by Elizabeth Gamillo/Smithsonianmag.com
As of early spring, wildfires have been surging through the taiga forest in Siberia. The region hardest hit was the Republic of Sakha in northeastern Russia. Also known as Yakutia, the area had 250 fires burning across 2,210 miles of land on July 5. By mid-July, residents of Yakutsk, the capitol of Sakha, were breathing in smoke from over 300 separate wildfires, as reported by the Siberian Times.
Currently, almost 10 million acres are currently burning, with one fire alone scorching an area as wide as 2.5 million acres, reports Ann M. Simmons for the Wall Street Journal. The fires are burning so intensely that vast swaths of smoke blocked sunlight. For the first time in recorded history, smoke from the fires in Siberia have drifted thousands of miles away to reach the North Pole, reports Oliver Carroll for the Independent.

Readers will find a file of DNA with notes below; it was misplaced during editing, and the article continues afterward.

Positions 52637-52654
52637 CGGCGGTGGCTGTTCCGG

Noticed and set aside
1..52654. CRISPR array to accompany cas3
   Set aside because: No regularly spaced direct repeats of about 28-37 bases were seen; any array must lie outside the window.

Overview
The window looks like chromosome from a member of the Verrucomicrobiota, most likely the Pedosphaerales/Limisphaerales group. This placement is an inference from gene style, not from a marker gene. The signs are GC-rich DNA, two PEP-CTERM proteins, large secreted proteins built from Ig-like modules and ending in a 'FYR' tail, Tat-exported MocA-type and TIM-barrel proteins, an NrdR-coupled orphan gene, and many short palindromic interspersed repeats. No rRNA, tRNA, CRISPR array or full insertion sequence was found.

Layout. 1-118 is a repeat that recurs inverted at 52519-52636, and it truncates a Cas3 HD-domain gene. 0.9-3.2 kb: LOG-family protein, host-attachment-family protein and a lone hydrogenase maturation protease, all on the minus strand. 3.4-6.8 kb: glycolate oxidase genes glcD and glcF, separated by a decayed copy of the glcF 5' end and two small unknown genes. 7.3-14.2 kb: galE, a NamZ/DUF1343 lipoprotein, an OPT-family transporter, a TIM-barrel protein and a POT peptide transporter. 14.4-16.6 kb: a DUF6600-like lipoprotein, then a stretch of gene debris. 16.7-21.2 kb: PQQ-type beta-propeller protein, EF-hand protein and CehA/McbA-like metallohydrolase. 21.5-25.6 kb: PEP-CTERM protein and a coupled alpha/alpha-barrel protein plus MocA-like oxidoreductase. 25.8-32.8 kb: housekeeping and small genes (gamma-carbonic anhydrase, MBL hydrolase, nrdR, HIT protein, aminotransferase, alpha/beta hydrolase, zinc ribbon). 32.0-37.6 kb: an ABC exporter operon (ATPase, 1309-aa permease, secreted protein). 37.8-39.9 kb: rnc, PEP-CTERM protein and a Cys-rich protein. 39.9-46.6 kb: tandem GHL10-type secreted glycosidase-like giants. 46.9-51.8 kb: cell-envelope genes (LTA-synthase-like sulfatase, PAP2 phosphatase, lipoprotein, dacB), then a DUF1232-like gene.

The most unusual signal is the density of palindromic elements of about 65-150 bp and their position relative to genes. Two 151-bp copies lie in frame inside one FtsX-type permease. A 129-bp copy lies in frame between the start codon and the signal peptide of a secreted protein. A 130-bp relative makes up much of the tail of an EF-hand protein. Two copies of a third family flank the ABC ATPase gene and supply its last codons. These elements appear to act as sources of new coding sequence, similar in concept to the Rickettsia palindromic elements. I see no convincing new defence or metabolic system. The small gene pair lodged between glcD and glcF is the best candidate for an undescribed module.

The Siberian wildfires are more substantial than this season’s blazes in Greece, Turkey, the United States, and Canada combined. Local residents from Yakutia have been under a state of emergency for weeks as smoke continued to smother cities, even those that are thousands of miles away, reports the Moscow Times.